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An unsubstantiated theory about GW and self-competition


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#1
Calyptra

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First, the disclaimer: I'm not asserting this as true; without evidence one way or the other, it's just speculation. This is also specifically about what happened during Kirby's tenure; I'm thinking about the historical rather than the present.

 

 

So, I was thinking.

 

I recall seeing it said on a number of occasions that GW cancelled the "specialist games" because they felt they were competing with themselves. The idea was that Bob will spend X amount of money on GW product, and that the specialist games were competing with 40k and Fantasy for that money. By removing the specialist games, GW allegedly thought they would still make the same money from Bob without having to support numerous games and model ranges, thus cutting their expenses.

 

Now, I can't find an actual source for this, so this theory might just be a load of internet nonsense. However, lacking sales figures or an official statement from GW, I can't prove that the specialist games were choked out and then cancelled because of poor sales either. Given some statements made by Kirby, such as the primary hobby being buying models, and given the stubbornly enduring popularity of games like Blood Bowl, the idea seems plausible.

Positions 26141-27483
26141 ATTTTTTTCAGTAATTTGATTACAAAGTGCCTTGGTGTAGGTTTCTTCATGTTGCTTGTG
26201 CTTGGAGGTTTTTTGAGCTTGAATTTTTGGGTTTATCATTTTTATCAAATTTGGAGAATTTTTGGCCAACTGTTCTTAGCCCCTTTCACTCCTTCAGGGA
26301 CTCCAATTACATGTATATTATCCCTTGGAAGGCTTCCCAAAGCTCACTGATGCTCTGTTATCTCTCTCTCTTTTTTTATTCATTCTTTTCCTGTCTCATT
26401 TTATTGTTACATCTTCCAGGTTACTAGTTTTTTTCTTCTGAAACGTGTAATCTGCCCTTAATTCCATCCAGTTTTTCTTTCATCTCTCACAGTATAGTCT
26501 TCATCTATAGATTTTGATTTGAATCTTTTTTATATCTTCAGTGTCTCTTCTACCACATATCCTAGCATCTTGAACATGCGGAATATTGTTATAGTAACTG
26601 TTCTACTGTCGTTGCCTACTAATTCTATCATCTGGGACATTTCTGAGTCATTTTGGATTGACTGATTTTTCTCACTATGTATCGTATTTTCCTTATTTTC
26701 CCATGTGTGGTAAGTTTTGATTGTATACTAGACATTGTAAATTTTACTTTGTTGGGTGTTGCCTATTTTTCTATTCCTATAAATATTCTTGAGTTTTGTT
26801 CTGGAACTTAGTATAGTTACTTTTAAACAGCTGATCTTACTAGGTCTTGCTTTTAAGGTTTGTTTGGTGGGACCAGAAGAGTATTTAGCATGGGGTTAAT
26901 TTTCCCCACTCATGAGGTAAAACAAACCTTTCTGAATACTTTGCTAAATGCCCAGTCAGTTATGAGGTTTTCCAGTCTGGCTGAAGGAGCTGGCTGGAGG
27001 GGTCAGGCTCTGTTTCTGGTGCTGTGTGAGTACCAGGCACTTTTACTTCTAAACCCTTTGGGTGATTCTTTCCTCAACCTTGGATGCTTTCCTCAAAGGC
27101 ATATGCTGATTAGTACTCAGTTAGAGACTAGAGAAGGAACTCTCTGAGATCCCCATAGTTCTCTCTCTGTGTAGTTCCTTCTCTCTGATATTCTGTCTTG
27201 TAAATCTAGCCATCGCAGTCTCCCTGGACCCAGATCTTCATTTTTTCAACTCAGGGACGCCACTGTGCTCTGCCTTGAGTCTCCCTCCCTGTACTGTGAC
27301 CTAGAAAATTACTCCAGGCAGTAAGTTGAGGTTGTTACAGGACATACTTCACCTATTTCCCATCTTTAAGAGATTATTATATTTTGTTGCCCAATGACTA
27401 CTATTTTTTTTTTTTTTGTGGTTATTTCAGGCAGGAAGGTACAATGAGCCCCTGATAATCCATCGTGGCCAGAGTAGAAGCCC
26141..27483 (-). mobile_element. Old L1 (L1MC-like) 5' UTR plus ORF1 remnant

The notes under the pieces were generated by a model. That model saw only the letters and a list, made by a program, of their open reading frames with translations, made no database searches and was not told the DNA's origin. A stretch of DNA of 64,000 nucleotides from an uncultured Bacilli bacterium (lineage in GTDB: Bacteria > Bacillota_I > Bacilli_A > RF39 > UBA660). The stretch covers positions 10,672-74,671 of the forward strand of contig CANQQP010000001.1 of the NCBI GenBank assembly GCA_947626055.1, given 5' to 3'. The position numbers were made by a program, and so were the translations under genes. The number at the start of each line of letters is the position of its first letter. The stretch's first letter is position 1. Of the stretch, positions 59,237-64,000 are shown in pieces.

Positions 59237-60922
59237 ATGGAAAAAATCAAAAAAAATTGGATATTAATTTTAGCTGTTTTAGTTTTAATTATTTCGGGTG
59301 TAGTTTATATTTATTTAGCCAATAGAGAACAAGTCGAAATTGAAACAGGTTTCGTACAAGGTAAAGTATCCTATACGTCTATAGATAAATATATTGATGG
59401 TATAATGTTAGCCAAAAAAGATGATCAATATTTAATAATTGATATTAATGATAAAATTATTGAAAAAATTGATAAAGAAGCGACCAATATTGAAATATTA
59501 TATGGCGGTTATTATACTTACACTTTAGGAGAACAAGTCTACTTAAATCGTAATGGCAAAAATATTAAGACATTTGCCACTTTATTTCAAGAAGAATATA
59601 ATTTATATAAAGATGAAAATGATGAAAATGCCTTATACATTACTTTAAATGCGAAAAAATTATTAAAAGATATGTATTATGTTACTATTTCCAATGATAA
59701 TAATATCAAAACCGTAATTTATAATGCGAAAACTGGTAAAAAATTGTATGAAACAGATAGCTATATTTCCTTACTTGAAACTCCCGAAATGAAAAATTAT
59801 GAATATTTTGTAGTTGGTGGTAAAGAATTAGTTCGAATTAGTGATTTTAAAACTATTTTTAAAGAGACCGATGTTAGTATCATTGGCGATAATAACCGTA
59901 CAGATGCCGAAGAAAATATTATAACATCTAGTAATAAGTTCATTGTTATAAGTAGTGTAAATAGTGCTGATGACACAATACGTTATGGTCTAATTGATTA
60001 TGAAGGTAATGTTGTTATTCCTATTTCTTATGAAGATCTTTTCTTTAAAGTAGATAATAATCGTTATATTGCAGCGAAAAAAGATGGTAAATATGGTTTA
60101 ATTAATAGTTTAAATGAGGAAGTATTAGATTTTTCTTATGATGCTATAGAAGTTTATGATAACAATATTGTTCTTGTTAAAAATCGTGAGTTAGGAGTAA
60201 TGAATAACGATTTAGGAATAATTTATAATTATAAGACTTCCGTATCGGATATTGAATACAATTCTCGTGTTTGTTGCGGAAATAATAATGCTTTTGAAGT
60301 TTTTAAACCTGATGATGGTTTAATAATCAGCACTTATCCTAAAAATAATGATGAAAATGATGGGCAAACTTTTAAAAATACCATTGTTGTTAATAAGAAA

Let's assume for the moment that it's true, because this is an if-then statement. Assume for the moment that GW really did think that customers would continue to spend about the same amount of money on the hobby regardless, and that they could increase profits by removing the costs of other games and model ranges. Assume GW wanted to narrow the focus of its customers by getting them to just play 40k, instead of 40k, Necromunda, Battlefleet Gothic, etc.